Robert Pastorelli, Revenant (Modern Vampires) (1998) Going against the late ‘90s trend for supercool vampire hunters (Buffy the Vampire Slayer, Blade, Vampires) this scrappy, engaging little picture presents Van Helsing (Rod Steiger) as a comic fanatic who hooks up with gangbangers to pursue his crusade. WW II era vampire Dallas (Caspar Van Diem), who cuts cigars on his teeth, returns to Los Angeles, though he is on the outs with Dracula (croaking Robert Pastorelli), who rules the undead from his nightclub empire. Dallas seeks Nico (Natasha Gregson Wagner), a waif he turned twenty years ago, and effects a My Fair Lady transformation on her.
Having lived as the Hollywood Slasher, a serial killer dressed as a hooker, Nico becomes an attractive, unpredictable young woman who reconciles her ultra-violent streak with childish joy in shopping and hanging out. Among Dallas’s associates are Zsa Zsa Gabor-accented diva Ulrike (Kim Cattrall), genial Vincent (Udo Kier) — ‘let’s get together and kill some people’ — and Richard (Craig Ferguson) and Rachel (Natasha Lyonne), who run an art gallery and jack up post-mortem prices by murdering the painters they exhibit. Rachel is eternally pregnant with a vampire baby.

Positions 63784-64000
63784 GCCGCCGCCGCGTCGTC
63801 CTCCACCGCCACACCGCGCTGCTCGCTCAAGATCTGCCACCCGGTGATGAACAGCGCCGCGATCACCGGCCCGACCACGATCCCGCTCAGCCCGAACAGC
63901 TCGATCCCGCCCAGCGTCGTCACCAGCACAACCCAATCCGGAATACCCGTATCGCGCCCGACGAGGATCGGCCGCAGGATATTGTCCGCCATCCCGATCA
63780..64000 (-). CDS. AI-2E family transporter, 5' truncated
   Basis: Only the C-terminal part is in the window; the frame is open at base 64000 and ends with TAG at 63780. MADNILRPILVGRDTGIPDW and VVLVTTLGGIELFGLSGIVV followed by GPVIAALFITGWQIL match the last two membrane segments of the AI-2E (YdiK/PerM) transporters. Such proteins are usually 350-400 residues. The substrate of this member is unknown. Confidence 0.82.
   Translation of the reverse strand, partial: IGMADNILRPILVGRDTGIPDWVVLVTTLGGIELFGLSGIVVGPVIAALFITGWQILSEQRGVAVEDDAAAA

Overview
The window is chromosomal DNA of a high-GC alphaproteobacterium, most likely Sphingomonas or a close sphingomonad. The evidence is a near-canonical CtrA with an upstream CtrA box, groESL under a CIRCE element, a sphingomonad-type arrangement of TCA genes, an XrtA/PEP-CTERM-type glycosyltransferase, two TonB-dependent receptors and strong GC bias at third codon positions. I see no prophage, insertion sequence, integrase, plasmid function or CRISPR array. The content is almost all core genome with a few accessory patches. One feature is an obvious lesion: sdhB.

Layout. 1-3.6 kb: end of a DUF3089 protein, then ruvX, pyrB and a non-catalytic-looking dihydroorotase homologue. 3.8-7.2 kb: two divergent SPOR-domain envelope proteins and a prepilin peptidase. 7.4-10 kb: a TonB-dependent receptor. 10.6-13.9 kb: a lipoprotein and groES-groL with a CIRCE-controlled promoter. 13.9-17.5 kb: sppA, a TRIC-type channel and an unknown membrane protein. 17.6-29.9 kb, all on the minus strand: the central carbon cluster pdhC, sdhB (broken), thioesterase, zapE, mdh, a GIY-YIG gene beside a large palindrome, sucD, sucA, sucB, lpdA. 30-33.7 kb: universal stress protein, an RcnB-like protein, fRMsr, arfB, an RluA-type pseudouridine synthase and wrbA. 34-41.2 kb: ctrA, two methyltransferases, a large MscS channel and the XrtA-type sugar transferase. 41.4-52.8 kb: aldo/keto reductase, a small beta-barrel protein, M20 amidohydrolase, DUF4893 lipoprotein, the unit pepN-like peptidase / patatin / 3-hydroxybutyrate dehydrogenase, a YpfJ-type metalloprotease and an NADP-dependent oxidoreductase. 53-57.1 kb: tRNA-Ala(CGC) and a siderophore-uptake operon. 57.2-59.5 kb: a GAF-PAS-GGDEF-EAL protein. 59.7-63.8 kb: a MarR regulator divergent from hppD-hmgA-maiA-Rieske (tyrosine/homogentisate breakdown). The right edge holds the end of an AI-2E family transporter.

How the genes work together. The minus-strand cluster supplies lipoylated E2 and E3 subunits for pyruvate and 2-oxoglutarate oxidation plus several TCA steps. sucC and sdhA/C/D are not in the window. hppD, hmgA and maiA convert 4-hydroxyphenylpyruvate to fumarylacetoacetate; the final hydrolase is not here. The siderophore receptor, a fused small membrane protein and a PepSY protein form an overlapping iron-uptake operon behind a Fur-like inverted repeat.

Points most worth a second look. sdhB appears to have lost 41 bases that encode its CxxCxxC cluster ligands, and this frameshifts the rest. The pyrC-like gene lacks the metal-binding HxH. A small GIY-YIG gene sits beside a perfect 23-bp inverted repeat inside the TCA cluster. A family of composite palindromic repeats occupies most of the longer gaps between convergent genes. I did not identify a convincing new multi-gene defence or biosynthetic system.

Director Richard Elfman and screenwriter Matthew Bright, following their demented Forbidden Zone and Shrunken Heads, are loose cannon filmmakers, throwing in too many characters and sometimes reaching too far for sick humour. A tied-down Ulrike hurls racial abuse at the gangbangers, begging them to have sex with her so she can bite and infect them – Cattrall tries hard with this, but the scene pushes so many rape/race buttons it should come with multiple trigger warnings.
However, Revenant has an appealing live-wire performance from Wagner and funny turns from most of the supporting cast. Steiger and Pastorelli deliver initially amusing if one-note readings of the roles of the great antagonists of vampire fiction. This Count has diversified, running a body-disposal service, while vampires have taken over California’s most important political offices and live blatantly among self-absorbed humans who swarm in LA’s all-night clubs and cafes and galleries. Among the favours Elfman pulls in are make-up effects from Rick Baker and a catchy score co-written by his brother Danny.
Extract from Kim Newman’s Video Dungeon.
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